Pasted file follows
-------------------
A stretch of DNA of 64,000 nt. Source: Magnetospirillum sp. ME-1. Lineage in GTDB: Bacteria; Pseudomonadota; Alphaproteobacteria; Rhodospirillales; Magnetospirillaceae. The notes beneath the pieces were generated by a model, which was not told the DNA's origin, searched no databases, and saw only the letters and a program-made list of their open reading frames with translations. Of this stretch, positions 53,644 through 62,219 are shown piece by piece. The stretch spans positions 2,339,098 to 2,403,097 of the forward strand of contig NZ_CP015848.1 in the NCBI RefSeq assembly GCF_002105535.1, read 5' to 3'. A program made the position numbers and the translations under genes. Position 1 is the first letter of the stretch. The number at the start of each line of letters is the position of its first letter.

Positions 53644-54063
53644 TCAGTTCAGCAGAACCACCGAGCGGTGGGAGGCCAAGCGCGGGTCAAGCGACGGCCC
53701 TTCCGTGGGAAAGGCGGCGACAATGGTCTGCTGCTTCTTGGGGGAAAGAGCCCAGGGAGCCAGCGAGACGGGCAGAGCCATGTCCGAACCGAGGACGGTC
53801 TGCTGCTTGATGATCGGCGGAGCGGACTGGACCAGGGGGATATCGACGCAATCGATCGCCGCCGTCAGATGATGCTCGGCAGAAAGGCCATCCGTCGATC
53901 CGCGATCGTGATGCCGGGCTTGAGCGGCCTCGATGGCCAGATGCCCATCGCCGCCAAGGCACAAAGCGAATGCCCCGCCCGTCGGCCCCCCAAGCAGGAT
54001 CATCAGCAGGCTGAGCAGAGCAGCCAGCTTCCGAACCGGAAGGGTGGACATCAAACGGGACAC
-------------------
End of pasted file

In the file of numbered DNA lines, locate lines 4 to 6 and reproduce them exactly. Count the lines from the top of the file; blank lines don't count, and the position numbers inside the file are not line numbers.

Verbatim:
53701 TTCCGTGGGAAAGGCGGCGACAATGGTCTGCTGCTTCTTGGGGGAAAGAGCCCAGGGAGCCAGCGAGACGGGCAGAGCCATGTCCGAACCGAGGACGGTC
53801 TGCTGCTTGATGATCGGCGGAGCGGACTGGACCAGGGGGATATCGACGCAATCGATCGCCGCCGTCAGATGATGCTCGGCAGAAAGGCCATCCGTCGATC
53901 CGCGATCGTGATGCCGGGCTTGAGCGGCCTCGATGGCCAGATGCCCATCGCCGCCAAGGCACAAAGCGAATGCCCCGCCCGTCGGCCCCCCAAGCAGGAT